A planned 10-mile extension of the East-West Arterial Highway to pave the way for a new golf resort will cost around $50 million, and construction could begin before Christmas, developer Ironwood said this week.
Ironwood announced on Monday that its contracting partner on the project would be GLF Construction Company – the same firm that was paid around $2 million in compensation after a contract to build a new cruise pier was terminated by the previous government.
Denise Gower, spokeswoman for the developer, said financing is in place for the road project and construction contracts were finalized last week. She said the contracts are pending final approval of a “licensing agreement” between government and Ironwood for the road construction.
The road was originally estimated to cost around $40 million, but the price rose following a more precise cost analysis by the National Roads Authority, Ms. Gower said.
In May, when the agreement was first revealed, Ironwood officials said they hoped to have “shovels in the ground” within three months.
But the complexities of the financing arrangement for the public-private partnership and strict requirements imposed by the U.K. for large-scale capital developments have delayed the process.
An outline business case examining the potential economic impact of the road construction and investigating how it could be financed in accordance with U.K. rules under the Framework for Fiscal Responsibility is expected to be published later this year.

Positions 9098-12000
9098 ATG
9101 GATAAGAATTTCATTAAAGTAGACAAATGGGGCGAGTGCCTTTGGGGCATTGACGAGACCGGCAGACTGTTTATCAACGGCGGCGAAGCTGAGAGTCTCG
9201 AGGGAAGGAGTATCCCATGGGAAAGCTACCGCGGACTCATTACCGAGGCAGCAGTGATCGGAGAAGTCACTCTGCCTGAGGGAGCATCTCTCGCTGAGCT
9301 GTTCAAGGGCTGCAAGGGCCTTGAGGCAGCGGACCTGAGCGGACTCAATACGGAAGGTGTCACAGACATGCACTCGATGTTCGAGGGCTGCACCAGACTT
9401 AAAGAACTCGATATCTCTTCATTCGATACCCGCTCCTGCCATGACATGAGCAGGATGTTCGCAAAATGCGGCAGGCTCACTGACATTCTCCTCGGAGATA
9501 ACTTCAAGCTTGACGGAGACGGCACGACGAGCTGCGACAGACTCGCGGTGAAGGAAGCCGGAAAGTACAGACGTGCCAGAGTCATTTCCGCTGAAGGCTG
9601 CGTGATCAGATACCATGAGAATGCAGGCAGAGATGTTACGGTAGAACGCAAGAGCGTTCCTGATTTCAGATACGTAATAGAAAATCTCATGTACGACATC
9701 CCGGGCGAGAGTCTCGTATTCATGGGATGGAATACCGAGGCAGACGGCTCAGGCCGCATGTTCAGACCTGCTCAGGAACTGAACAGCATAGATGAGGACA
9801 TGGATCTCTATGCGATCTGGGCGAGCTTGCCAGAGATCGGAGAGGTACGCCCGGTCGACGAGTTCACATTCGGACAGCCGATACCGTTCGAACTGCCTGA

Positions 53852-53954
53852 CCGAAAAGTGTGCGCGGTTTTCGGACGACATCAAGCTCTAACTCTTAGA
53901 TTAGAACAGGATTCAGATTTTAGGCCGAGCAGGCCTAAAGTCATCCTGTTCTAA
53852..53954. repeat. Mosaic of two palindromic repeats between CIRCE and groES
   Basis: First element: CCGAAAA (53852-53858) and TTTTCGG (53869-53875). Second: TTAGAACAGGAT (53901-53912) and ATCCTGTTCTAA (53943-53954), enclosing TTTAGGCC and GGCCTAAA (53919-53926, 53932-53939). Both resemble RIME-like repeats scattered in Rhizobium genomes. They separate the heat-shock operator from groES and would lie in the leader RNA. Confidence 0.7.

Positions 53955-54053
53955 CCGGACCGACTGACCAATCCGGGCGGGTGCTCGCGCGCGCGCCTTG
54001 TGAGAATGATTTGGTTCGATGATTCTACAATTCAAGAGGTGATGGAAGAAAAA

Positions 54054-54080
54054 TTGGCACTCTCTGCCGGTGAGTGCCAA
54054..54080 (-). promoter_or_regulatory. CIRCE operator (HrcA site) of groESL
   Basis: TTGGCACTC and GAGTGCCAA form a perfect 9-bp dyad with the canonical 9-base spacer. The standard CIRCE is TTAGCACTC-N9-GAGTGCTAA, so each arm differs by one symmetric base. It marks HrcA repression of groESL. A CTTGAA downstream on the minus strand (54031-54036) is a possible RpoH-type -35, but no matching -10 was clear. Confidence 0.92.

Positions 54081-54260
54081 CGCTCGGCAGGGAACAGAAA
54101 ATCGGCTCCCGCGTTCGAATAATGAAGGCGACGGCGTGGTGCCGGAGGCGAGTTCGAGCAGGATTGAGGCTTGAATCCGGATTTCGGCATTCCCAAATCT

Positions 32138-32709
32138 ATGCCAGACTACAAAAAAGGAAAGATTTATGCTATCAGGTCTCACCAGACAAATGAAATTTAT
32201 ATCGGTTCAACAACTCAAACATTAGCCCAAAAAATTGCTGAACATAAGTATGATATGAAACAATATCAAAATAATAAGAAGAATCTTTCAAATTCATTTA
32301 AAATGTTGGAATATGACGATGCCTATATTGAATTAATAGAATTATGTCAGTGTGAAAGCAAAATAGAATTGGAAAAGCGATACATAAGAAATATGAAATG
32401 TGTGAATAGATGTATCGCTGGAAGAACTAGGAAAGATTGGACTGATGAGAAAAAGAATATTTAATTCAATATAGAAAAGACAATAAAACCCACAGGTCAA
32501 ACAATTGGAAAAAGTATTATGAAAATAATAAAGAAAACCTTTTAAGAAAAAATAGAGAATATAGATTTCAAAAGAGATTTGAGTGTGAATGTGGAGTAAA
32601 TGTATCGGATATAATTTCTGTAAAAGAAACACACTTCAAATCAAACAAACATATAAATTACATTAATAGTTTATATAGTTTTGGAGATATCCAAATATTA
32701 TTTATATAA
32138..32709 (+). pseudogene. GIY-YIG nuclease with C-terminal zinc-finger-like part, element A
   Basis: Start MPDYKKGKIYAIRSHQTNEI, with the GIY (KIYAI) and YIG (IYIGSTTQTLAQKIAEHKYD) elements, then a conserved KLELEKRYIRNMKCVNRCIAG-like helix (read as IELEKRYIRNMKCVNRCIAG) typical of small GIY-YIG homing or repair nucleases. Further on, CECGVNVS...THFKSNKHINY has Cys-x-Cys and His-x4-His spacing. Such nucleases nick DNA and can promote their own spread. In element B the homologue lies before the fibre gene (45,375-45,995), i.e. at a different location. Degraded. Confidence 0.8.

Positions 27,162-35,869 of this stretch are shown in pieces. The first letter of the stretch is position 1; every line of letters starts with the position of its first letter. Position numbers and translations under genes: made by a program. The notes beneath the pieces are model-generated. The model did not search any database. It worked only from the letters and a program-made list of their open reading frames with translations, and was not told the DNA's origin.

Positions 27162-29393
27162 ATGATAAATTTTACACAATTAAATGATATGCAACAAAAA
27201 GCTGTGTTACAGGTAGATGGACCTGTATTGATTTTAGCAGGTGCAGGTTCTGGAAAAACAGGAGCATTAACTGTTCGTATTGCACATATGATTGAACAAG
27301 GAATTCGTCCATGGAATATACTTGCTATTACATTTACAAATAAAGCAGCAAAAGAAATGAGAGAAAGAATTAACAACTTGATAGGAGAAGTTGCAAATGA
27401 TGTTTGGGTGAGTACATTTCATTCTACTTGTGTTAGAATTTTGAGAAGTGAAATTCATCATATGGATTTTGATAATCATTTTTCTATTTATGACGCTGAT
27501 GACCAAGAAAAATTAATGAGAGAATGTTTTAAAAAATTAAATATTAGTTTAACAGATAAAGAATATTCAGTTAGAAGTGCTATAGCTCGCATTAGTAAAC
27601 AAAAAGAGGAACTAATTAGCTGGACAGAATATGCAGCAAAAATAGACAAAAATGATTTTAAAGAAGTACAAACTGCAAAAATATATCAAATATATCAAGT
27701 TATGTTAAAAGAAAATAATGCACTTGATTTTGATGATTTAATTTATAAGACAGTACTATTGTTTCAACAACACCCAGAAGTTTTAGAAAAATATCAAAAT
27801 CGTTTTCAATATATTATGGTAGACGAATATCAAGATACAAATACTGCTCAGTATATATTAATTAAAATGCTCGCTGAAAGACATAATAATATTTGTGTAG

Assuming that document endorses the project and the mooted financing deal, which calls for the cost of the road to be refunded through duties on any development it stimulates, Ironwood says its financial backers will sanction the full $360 million project.
In the interim, Ironwood has continued to press ahead with its plans and with marketing the resort, which it says will sprawl across 600 acres and include a hotel, conference center and sports village with homes for around 2,000 people, targeted primarily at “snowbirds” seeking to retire in style.
Golf legend Arnold Palmer, whose design company has been hired to build the golf course, has been on island to promote the resort, and Joe Beaird, chief operating officer of GLF, was in Grand Cayman last week to finalize construction contracts with Ironwood.
CTL Capital, LLC, a New York-based finance provider, will provide the construction and permanent financing to Ironwood “subsequent to the execution of the licensing agreement by the Cayman Islands Government,” according to a statement from the developer.